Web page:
The beginnings of Pardin Cachaça hark back to a 20-year-old dream to produce a Cachaça that expresses two differing terroirs within a blend. The components for Pardin 3 Maderias are produced in two locations. Within Minas Gerais and within Sao Paulo State. These two locations have been chosen for their differing terroir which influences the cane grown there.

Camanducaia in Minas Gerais is located close to the tourist town of Monte Verde. It has both hot and cold extremes of temperature and is within the Serra da Mantiqueira (Mantiqueira mountain range) at an altitude of 1100 metres above sea level. This altitude is said to favour the growth of sugarcane allowing the location to express itself in the Cachaça. The Pardin Cachaça production in this location utilises controlled fermentation and a 1000 litre steam-heated alembic still.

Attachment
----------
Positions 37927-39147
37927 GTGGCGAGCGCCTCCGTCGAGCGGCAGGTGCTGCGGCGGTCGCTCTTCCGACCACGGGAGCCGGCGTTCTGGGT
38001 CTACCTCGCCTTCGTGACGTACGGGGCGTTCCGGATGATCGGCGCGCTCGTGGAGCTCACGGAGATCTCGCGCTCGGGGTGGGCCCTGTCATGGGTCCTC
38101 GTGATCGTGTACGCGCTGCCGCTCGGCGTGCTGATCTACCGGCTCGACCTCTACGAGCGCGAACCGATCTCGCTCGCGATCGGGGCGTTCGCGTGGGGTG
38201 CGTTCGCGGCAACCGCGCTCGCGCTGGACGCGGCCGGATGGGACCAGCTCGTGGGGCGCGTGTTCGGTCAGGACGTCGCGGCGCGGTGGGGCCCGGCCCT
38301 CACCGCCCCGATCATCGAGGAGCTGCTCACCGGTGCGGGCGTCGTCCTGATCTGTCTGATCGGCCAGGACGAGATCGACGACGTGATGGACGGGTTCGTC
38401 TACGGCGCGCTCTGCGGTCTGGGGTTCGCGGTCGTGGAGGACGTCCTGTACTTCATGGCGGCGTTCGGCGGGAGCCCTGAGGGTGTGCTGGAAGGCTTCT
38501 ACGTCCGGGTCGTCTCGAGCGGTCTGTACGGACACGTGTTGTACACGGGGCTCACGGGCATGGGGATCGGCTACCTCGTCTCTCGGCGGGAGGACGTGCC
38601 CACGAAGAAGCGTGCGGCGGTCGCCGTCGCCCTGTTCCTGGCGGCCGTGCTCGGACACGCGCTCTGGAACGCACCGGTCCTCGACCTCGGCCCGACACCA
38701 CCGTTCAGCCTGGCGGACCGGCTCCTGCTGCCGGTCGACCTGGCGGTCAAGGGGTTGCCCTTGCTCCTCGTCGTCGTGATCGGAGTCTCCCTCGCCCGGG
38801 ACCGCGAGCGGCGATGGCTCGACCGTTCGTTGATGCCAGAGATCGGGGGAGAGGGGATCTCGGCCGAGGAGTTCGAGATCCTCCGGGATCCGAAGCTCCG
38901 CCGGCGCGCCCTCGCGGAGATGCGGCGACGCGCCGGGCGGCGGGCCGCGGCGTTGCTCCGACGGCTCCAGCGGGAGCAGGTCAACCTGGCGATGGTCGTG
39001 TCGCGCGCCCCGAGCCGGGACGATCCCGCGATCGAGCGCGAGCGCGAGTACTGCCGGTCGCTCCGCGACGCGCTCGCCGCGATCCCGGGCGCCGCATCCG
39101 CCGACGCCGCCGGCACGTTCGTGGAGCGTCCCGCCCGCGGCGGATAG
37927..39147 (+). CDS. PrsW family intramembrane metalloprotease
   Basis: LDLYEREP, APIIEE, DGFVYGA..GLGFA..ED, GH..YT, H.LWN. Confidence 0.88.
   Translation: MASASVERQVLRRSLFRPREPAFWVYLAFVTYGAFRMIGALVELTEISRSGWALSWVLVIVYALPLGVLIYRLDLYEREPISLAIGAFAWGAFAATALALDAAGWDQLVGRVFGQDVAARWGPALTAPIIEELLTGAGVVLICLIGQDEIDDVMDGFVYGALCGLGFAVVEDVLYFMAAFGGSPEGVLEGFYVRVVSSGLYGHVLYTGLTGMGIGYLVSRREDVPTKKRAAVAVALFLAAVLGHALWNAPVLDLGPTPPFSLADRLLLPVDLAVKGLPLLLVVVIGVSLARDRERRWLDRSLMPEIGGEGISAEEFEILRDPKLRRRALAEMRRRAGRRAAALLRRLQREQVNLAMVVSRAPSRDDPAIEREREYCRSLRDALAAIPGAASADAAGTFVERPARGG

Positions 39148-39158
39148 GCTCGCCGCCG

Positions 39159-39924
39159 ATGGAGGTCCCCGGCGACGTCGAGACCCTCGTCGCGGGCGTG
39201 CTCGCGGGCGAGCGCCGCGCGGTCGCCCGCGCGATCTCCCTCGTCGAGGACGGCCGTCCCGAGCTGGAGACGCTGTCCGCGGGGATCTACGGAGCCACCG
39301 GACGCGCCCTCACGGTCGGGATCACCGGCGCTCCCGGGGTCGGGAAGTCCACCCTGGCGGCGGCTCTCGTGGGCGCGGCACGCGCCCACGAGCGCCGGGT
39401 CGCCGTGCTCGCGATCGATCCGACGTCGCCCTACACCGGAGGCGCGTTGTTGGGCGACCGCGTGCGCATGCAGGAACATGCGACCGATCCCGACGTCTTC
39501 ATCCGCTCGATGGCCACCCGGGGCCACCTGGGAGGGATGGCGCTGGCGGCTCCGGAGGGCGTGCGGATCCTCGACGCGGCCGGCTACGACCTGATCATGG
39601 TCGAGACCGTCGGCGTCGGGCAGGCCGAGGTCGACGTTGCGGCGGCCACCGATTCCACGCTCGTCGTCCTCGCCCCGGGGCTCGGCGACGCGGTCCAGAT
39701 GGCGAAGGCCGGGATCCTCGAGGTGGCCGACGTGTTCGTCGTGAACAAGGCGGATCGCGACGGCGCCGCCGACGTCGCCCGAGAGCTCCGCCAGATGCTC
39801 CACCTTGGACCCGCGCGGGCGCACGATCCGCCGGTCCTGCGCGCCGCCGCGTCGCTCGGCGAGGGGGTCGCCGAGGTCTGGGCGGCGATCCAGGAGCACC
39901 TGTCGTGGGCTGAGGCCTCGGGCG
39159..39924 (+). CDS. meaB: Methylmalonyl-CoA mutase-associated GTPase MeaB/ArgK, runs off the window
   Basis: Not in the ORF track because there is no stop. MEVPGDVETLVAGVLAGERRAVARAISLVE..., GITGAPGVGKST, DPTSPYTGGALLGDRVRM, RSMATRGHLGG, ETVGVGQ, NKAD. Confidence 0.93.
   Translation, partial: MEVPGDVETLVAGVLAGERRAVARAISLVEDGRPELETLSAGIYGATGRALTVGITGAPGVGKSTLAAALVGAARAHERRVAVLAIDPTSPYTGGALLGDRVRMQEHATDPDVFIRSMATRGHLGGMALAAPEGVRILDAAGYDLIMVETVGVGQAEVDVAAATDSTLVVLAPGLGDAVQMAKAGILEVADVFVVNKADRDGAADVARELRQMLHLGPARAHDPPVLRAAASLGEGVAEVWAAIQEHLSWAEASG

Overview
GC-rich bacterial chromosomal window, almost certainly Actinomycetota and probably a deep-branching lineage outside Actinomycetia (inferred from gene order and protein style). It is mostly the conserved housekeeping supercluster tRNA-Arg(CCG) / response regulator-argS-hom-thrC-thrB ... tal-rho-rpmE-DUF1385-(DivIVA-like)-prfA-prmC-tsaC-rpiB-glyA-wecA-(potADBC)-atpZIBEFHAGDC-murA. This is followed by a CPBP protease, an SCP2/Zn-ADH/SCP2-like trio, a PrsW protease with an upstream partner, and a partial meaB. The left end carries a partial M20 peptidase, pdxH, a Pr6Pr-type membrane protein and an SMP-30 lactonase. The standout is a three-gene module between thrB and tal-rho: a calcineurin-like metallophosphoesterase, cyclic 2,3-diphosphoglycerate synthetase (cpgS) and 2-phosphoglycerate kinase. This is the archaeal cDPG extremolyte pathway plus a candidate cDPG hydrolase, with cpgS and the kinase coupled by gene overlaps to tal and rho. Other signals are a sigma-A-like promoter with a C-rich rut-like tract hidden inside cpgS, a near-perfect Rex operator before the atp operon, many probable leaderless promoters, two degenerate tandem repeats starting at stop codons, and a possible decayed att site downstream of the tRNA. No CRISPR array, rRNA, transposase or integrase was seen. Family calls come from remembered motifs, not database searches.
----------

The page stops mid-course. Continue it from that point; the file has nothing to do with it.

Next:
Camandicaia Distillery Steam Heated Still

Sao Paulo State is a known sugarcane producing region and its heated climate is said to allow cane with a high sucrose content to be grown. The Pardin Cachaça production in this location also utilises controlled fermentation but a 350 litre direct fire heated alembic still is used.

Pardin 3 Madeiras Cachaça – 40% abv – Cachaça

Pardin 3 Madeiras actually uses 4 differing barrel types though two are Oak (Carvalho). At the Minas Gerais distillery, the Cachaça is matured in French Oak, Amburana and Jequitiba. At the Sao Paulo distillery the Cachaça is matured in American Oak. These components are then blended to produce Pardin 3 Madeiras. Age wise, the component of the blend aged in American Oak is a 5-year-old Cachaça, the French Oak, Amburana and Jequitiba all see a maturation period of 18 months. Quite interesting to see established woods utilised in the Rum and Rhum maturation process being blended with native Brazilian woods.

Tasting Notes